In the past, I’ve noticed when my kids didn’t have gadgets, they would be bored at first but then they made up games together. They even argued less. RESULT!
Try arts and crafts
I learnt this one from my son actually, even before lockdown, began drawing to unwind. Usually after just before bed when the gadgets are off he’ll draw. We enjoy his creations and sometimes his sister joins in. I also enjoy painting or colouring for relaxation. Sometimes the three of us do it together. This year, Children’s Mental Health Week theme is ‘express yourself’. Luv it! They have got a cracking video which inspired me to try something new with my kids, it’s called the Squiggle Game.
There are other activities your ca tries. Check out the Place2Be’s Art Room for an activity that fits your child’s age and interest.
Get some exercise
It seems like a no-brainer but is often overlooked, EXERCISE. Again, I learnt this very early with my son. He liked to out and about being wild and free but I couldn’t always give him that for reasons mentioned above. I would play their favourite nursery rhymes and songs and we would dance. Other times we would do Change 4 Life 10 Minutes Shake Up Games.
If you are fortunate to have a park or public green near your, older kids might enjoy a walk and a chat, kick about with a ball, bike riding or climbing. We now enjoy nature walks. The kids just open up on the website Highly Sensitive Child it says, ‘nature builds confidence- The outdoors is an invitation to explore and engage in unstructured play.
Another under estimated action, drinking water. Yes, the ole H20. In my house, water is a cure for everything bump head, stomped toe, feeling snacky, feeling angry, feeling sad. My kids will tell you my answer to most of their complements is ‘Drink some water’ at the very least it gives me a few seconds to come up with a catchy comeback.
In the study ‘Drinking plain water is associated with decreased risk of depression and anxiety in adults: Results from a large cross-sectional study’ by Fahimeh Haghighatdoost et al published in the Word Journal Of Psychology, 2018 it was reported;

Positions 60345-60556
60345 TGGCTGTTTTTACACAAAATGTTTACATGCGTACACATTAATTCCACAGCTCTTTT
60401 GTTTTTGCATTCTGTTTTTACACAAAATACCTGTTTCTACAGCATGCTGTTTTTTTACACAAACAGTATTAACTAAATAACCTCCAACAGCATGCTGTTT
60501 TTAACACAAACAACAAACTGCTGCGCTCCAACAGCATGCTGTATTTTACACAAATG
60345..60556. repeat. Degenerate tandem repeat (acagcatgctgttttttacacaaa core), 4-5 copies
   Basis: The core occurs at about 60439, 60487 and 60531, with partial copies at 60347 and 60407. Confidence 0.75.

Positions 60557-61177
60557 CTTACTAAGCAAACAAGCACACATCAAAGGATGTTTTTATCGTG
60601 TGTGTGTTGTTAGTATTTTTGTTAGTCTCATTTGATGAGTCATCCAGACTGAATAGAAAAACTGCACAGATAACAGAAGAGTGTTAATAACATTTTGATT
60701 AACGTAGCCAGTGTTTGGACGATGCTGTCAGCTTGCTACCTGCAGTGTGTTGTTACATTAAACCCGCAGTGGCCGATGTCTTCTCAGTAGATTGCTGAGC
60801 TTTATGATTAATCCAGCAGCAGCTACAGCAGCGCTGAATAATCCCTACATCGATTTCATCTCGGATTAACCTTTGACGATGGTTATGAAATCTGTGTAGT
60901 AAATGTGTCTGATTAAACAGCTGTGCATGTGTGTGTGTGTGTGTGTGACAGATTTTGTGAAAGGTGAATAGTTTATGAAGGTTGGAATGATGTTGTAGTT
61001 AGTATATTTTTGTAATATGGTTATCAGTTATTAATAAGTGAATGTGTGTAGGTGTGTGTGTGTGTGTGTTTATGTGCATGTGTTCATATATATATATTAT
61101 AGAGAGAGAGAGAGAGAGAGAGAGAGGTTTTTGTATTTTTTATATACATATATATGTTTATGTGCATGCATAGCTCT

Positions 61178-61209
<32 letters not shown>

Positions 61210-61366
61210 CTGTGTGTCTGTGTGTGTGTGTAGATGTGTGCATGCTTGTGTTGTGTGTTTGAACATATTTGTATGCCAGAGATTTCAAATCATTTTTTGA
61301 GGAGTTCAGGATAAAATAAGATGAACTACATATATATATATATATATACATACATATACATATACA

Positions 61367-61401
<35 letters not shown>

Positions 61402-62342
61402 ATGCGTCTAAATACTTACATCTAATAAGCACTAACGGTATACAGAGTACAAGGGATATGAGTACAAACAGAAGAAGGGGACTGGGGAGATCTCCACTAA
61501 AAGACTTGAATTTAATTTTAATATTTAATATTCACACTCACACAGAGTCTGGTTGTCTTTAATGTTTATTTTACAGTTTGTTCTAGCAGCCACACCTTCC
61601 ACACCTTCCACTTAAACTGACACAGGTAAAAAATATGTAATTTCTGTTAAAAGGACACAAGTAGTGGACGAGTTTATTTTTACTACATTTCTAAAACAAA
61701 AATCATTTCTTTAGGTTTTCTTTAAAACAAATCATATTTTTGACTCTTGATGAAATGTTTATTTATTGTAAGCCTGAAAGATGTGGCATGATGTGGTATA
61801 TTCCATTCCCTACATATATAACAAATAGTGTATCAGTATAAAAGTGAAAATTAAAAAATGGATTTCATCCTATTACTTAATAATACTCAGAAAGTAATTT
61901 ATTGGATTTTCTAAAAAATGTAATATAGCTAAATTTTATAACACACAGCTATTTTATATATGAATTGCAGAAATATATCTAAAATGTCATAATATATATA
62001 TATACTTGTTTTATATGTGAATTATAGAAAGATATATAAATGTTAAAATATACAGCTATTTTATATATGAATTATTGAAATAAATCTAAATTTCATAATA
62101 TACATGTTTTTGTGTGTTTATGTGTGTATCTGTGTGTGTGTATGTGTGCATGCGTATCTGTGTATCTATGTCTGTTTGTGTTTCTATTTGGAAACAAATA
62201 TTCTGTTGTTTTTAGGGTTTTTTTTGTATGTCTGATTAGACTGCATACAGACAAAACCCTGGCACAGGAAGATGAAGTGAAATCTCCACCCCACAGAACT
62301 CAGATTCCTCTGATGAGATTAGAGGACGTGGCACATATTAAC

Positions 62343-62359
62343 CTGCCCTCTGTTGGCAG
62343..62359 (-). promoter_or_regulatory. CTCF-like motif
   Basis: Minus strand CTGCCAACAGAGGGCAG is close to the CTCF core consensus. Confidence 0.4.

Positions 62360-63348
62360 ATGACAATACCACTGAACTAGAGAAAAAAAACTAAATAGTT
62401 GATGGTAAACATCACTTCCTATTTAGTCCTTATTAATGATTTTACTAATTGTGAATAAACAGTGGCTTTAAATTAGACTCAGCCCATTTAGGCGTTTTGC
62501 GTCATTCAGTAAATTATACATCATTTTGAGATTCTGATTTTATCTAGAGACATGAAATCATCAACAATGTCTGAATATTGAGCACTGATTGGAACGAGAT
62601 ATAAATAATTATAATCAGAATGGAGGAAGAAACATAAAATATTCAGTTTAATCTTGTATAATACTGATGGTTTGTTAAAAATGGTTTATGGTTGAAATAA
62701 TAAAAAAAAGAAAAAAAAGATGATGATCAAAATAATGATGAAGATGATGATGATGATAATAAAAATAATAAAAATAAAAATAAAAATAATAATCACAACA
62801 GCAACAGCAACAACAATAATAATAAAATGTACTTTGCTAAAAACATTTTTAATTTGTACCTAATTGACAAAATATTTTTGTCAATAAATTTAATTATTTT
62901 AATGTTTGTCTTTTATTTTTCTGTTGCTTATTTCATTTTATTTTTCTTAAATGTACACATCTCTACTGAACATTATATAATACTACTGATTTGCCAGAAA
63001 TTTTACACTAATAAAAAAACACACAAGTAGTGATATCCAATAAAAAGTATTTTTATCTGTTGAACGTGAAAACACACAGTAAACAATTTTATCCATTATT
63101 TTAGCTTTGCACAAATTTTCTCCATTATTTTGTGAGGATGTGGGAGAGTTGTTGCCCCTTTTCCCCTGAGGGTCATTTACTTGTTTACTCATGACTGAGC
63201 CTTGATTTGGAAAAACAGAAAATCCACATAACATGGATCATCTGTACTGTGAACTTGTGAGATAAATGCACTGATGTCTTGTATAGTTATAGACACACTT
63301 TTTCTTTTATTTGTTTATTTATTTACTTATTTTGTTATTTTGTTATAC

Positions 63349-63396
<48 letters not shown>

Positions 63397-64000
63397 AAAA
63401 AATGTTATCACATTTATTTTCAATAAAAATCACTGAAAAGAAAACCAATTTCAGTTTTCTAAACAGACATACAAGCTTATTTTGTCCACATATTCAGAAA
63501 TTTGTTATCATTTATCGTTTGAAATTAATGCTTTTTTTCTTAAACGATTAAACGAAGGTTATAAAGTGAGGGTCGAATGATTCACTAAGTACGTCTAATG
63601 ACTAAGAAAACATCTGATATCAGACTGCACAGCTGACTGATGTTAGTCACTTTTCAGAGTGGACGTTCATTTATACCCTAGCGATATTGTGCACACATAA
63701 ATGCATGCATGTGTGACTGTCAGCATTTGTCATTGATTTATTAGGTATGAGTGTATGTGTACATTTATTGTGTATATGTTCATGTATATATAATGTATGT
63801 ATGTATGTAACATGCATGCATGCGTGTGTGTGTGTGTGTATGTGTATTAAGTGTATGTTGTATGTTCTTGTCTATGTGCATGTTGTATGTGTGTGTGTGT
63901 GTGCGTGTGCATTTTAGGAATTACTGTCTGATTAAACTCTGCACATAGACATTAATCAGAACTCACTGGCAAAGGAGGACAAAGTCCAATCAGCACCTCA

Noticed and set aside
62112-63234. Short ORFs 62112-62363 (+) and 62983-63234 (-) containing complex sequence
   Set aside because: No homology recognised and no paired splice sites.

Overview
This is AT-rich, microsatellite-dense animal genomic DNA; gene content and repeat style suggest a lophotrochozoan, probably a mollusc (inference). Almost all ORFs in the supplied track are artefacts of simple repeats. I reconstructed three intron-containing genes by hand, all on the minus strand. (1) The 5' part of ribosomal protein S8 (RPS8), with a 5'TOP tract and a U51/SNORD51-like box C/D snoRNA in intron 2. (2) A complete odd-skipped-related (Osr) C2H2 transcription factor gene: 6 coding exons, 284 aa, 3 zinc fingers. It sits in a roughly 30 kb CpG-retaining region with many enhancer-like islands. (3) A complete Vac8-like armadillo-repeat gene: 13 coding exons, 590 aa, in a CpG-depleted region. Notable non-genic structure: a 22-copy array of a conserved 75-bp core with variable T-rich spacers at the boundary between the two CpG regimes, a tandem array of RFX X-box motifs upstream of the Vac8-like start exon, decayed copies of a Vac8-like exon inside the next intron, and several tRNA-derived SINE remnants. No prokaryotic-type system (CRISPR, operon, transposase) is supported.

‘… Water facilitates signaling pathway and nutrients delivery to the brain, removes toxins and inflammatory markers and provides energy sources for brain, and thereby improves brain function.’
The research concluded that, ‘There were inverse associations between plain water consumption and common psychological disorders’.
Although the study was done on adults, I don’t think it’s a stretch to say water may have the same effect on children, certainly older children and teens.
However, Kids Health Nemours says; ‘Besides being an important part of the fluids in your body, water is needed by each cell to work. Your body doesn’t get water only from drinking water.’
So try to ensure little ones have water and fresh juices, it all accounts.
No matter how old you children get; work at staying connected. Find the small quiet moments to have a chat. Don’t be afraid to show your own vulnerability sometimes, where age appropriate. It is by sharing your heart and your feelings that trust and connection is built.
I hope the above is helpful to you. Then again, if you are rocking this whole lockdown situation, what ‘survival tips’ would you like to share?
Comment below. I would love to hear from you.